While the novel coronavirus pandemic has been a boon for the growing work-from-home trend and remote workers are utilized by companies seeking to continue operations amid the crisis, it may not be a positive move for workers' mental health.
Nicholas Bloom, an economics professor at Stanford University, with a body of work on working from home and its benefits, conducted a two-year study on a major Chineses travel company. There he found that working from home made employees more productive and less likely to quit. Now that more people across the globe became remote workers by default due to the quarantine period, Bloom is less optimistic about the inundation.
He said with COVID-19, there is no choice and that everyone is being forced to work from home.
According to Dr. Amy Cirbus, Ph.D., LMHC, LPC, and Manager of Clinical Quality at Talkspace, " Remote workers often experience symptoms of anxiety and depression at a higher rate than people commuting into traditional office spaces. Specifically, they report feelings of isolation and loneliness and high rates of worry about job performance and stability."
Different forms of isolation include development isolation, resource isolation, and opportunity isolation. An office to show up to means opportunities for regular social interaction and connection with co-workers.
Taking the leap and deciding to start working from home can sound like an actual dream come true for most people; no more commuting woes and drama of office politics (and the comfort of being able to work in your pajamas). But there are several ways that telecommuting can hinder your overall mental health.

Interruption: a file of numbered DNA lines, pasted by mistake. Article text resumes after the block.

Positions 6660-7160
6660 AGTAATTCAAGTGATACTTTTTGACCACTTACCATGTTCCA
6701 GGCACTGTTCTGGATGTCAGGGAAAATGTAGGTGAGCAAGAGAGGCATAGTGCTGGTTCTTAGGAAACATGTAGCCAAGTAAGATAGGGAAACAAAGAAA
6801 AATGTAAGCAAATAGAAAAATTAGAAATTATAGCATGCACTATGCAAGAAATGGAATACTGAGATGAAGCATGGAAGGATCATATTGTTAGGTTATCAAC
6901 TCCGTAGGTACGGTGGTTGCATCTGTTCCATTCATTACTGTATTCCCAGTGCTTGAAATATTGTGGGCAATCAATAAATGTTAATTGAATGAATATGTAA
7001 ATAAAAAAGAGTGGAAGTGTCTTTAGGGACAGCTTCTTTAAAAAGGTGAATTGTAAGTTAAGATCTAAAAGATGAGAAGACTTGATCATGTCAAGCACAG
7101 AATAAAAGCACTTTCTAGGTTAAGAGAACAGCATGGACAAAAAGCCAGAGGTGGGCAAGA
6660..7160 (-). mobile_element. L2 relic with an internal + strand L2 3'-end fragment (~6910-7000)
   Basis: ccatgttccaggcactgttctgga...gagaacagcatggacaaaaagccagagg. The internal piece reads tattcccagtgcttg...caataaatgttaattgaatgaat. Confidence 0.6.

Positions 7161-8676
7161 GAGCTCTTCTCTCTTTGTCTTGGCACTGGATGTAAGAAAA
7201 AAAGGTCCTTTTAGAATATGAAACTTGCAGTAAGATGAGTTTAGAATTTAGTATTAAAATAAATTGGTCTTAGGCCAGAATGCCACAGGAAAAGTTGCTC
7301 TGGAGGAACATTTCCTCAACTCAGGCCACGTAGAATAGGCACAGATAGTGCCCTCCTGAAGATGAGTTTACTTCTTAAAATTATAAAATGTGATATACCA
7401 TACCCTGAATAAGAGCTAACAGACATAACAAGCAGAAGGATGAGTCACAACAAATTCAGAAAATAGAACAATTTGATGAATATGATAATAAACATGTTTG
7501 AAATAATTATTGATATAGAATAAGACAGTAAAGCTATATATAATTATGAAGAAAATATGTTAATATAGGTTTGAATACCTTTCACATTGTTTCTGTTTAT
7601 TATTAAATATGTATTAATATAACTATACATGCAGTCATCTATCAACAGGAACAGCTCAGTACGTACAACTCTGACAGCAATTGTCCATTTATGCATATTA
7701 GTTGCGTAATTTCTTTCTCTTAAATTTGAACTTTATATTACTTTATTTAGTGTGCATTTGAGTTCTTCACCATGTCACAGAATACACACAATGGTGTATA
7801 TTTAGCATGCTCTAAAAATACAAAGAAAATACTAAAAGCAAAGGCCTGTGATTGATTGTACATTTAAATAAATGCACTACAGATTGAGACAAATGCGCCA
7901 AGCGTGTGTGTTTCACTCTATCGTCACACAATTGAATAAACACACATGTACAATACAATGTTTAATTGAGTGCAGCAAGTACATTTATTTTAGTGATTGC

Aside from impacting your mental health, working from home affects your overall morale and quality of work. For some people, the immediate feedback from a work environment is critical to their jobs.
According to Jane Scudder, a certified personal development and career transition coach, you might also experience increased anxiety or stress because working remotely creates a unique pressure to seem like a busybody.
Research revealed that being "always-on" and accessible by technology while working at home leads to blurring the lines between work and non-work boundaries.
There is a tendency to focus solely on tasks and too little on relationships.
But it is possible to shrug off the loneliness, anxiety, and depression many remote workers face.
First, start by honoring your mental state. Second, it is in your power to enjoy a happy brain by making a few adjustments.
Organize your tasks and outline your goals to mentally prepare yourself for what to expect during the day.
Stay connected with people that you care about by making use of social media, messaging platforms, and social games. Reach out to other remote workers and set up a remote office phone system as they may also need the same interaction.
It is more straightforward than it sounds, but draw a line between work and home. Make sure you have a designated area where you do work, and nothing else. Then take regular breaks.